The California Supreme Court has found that Oklahoma's statute of repose, not California's asbestos statute of limitations, governs where the plaintiff was exposed to asbestos in Oklahoma while an Oklahoma resident, years before he moved to California and more years still before his diagnosis of mesothelioma. (McCann v. Foster Wheeler LLC (Feb. 18, 2010) 2010 WL 547274.)
This decision should prove very helpful in other cases brought in California but alleging exposure outside California and in general to defendants doing business (presently or historically or both) in other states. Two linchpins to the decision:
A. Business-friendly laws are presumed to protect out-of-state as well as in-state businesses.
B. California's interest in punishing conduct that occurs outside California is less than the interest of the state in which the conduct occurs.
Gordon & Rees attorneys James Scadden, Don Willenburg and Steve Corcoran originally won this issue at the trial court. The case went to other counsel on appeal, and the court of appeal reversed. Don Willenburg and Mike Pietrykowski filed an amicus brief on behalf of two clients that foreshadowed key parts of the Supreme Court's reversal of the court of appeal. For example, the amicus brief argued:
"The Court of Appeal wrongly reasoned that Oklahoma had no interest in applying its law in this case, because the defendant was located outside Oklahoma: the defendant was, to use a phrase, 'just doing business' there. The Court of Appeal thus held that states do not have an interest in encouraging business and investment from other states, or regulating that business. This is simply untrue. States are competing for business all the time. There is no reason to believe that state laws to protect interests from suit - like statute of repose - are intended to, or properly, benefit only those defendants permanently located in-state. We live in a federal society, not a provincial or parochial one. 'Just doing business' is something state governments want out-of-staters to do, and for that matter that the interstate commerce clause protects. 'Just doing business' might well be enough to subject a party to jurisdiction in that state; it should be enough to be at least a consideration in determining whether the laws of that state apply to the conduct of the business done in that state."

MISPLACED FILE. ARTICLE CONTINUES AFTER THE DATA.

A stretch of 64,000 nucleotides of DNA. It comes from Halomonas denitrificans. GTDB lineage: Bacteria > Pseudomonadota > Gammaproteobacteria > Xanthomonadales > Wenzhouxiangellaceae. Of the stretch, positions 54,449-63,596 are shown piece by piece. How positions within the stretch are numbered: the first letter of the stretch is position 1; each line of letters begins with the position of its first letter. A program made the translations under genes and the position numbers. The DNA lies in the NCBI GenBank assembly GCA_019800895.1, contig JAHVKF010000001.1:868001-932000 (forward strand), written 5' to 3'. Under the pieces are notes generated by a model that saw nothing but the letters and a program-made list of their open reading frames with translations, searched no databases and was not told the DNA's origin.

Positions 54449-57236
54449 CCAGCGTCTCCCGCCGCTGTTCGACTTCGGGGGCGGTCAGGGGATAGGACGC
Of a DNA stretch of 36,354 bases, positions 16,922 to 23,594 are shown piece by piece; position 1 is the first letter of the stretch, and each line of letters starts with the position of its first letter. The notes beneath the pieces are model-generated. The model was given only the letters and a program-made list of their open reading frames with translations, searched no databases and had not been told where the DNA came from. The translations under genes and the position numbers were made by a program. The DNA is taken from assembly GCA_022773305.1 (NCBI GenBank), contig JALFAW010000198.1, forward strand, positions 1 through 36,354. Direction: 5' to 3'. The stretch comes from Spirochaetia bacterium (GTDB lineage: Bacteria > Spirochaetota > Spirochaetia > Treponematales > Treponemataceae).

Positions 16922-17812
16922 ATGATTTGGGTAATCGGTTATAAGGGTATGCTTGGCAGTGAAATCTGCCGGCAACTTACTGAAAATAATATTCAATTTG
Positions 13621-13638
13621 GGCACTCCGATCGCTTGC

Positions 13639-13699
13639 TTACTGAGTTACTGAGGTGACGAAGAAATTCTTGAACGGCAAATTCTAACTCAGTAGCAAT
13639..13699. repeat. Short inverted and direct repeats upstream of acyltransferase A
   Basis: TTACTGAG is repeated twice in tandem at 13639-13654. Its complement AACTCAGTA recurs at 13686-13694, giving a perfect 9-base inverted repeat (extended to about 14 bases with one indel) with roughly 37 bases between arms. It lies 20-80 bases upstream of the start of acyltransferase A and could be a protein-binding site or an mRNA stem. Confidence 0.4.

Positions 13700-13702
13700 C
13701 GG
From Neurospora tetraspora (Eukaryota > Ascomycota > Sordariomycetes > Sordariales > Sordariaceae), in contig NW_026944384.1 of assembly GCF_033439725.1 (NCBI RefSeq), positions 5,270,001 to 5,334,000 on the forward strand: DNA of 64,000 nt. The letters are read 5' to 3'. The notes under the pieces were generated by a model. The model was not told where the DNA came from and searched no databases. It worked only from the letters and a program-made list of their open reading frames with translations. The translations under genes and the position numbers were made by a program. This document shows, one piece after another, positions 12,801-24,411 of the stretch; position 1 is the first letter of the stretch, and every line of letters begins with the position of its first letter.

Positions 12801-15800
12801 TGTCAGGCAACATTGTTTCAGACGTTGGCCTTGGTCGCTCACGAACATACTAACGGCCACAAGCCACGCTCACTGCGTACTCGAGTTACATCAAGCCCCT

The California Supreme Court agreed with Gordon & Rees's amicus position.
"When a state adopts a rule of law limiting liability for commercial activity conducted within the state in order to provide what the state perceives is fair treatment to, and an appropriate incentive for, business enterprises, we believe that the state ordinarily has an interest in having that policy of limited liability applied to out-of-state companies that conduct business in the state, as well as to businesses incorporated or headquartered within the state. A state has a legitimate interest in attracting out of state companies to do business within the state, both to obtain tax and other revenue that such businesses may generate for the state, and to advance the opportunity of state residents to obtain employment and the products and services offered by out of state companies ... [a] state's interest in having that law applied to the activities of out of state companies within the jurisdiction is equal to its interest in the application of the law to comparable activities engaged in by local businesses situated within the jurisdiction." (Slip op. 27.)